A half-a-billion dollar jackpot up for grabs in Wednesday's Powerball multi-state lottery had people, young and old, wondering what they might do with hundreds of millions of dollars.
But can money buy happiness?
A number of studies done in recent years – and one dating back more than 30 years – say no. And, in fact, winning such a large sum could make you less happy, according to the studies.
Let's take a step back and a look at what is at stake. By now, it is likely known if there is a winner or winners in last night's drawing – or if the pool of cash will grow. Already, the cash payout was estimated on Wednesday to be the second largest, before taxes, in American history at $360 million.
The odds of winning are almost as big as the payout – you have one chance in 175 million. You are more likely to be struck by lightning, eaten by a shark or become president than win the lottery.
But if you do hold the winning numbers, here is what the studies say:
A 1978 study titled "Lottery Winners and Accident Victims: Is Happiness Relative?" compared lottery winners, non-lottery winners, and paralyzed accident victims. The study, published in the Journal of Personality and Social Psychology, found that the lottery winners were not happier than the non-lottery winners. In fact, the lottery winners had more difficulty finding enjoyment in life's "simple" pleasures such as watching TV or playing a board game with the family. The paralyzed accident victims were also found not to be presently happy because of too much time spent reminiscing about their past.
But would you be willing to give up the everyday things that make you happy in order to have enough cash to have almost anything you wanted?
Another more recent study, done in 2009 by Ryan Howell, assistant professor of psychology at San Francisco State University found that people who spent money on experiences rather than material possessions were generally happier.
"When people spend money on life experiences, whether they also take someone with them or buy an extra ticket or whatever, most of our life experiences involve other individuals," Howell said in a 2009 CNN article. These experiences fulfill the human need for social experience and adventure, something that material possessions cannot bring about.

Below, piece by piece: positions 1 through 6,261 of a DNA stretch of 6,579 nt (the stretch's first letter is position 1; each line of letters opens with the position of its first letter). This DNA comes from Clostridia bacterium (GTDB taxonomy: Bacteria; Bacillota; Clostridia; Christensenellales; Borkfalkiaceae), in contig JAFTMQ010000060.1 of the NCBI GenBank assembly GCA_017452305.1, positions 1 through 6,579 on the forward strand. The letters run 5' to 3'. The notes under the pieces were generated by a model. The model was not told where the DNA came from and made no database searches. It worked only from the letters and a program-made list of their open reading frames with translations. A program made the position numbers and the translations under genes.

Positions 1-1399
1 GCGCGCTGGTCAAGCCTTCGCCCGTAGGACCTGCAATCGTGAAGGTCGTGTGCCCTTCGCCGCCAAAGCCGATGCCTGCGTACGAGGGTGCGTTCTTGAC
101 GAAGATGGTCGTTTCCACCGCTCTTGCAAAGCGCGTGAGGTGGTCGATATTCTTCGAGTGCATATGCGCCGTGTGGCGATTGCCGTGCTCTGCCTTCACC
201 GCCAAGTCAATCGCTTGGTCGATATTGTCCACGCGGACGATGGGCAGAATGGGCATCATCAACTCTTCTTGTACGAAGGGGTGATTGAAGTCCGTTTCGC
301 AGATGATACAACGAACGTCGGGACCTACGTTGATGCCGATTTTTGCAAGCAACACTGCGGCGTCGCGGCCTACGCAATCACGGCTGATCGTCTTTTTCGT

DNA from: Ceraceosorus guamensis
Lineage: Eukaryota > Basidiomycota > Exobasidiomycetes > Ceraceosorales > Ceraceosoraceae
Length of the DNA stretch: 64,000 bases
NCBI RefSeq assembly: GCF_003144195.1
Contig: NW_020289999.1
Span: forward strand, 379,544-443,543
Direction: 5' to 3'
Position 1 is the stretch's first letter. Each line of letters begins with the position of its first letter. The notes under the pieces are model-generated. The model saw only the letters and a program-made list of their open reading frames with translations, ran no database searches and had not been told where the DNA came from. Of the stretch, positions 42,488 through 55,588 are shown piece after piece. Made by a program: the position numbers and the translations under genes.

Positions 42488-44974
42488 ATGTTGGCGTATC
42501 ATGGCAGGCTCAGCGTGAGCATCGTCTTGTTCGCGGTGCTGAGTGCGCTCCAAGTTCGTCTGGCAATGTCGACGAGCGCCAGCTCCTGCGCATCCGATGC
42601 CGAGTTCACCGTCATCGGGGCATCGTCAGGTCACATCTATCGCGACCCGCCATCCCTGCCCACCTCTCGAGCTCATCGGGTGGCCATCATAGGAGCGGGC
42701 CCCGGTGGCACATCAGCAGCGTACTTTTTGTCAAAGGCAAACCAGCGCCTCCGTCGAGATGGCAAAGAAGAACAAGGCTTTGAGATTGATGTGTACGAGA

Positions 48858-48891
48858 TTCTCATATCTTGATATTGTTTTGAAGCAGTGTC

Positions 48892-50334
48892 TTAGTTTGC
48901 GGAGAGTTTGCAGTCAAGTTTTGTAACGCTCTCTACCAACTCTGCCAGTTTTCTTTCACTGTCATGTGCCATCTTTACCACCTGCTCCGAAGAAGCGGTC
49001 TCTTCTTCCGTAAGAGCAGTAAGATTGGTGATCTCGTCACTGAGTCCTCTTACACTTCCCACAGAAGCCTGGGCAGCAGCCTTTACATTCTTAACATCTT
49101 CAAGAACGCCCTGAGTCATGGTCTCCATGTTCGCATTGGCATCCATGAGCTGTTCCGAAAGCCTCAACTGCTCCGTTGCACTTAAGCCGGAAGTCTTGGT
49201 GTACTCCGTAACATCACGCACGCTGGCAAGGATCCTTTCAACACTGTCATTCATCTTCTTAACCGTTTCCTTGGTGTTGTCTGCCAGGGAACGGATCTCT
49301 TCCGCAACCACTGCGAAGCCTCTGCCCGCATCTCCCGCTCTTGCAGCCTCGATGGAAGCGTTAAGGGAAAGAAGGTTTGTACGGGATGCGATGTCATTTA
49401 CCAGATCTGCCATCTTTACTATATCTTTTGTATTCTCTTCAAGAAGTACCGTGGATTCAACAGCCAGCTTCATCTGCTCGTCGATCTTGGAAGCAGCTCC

"More money would cause me less stress and make life easier, but it couldn't overall buy my happiness," said Jordan Marshall of North Arlington. "I am who I am. Money wouldn't change me, it would just change the way I live."
Others took a harsher view.
"Money is the root of all evil," said Taryn Paglio of Lyndhurst. "You'd begin to not appreciate life and start taking things for granted."
After becoming lottery victors, people like Paglio would be ecstatic at first.
"I'd be running up and down my block screaming and setting off fireworks," she said. "I'd call my close friends and family and let them know that we'd never have to worry about anything ever again."
However, according to CNN, a survey by Keirsey Research showed that this excitement only lasts for so long.
Their results revealed that people eventually grow content with their wealth. After a while, that new, fabulous way of living becomes normal to them.
Amanda Morales of Lyndhurst said she would try to avoid being satisfied with her new lifestyle.
"I would never want to get used to it. That would take the fun out of it," she stated. "I would buy a new house somewhere nice, get a summer home in California, and travel the world to see everything."
The research by Keirsey showed that a household income of $75,000 is what's needed to reach the upper limit of happiness when related to money. If people earn any more than that, they do not grow more fond of their life. Instead, they plateau at that level of delight.
"As much as I'd love to win, it could make life worse," Paglio said. "I eventually wouldn't know the value of a dollar anymore. I like to work hard for what I get."
But for a $2 ticket, millions of people took the chance to live on easy street.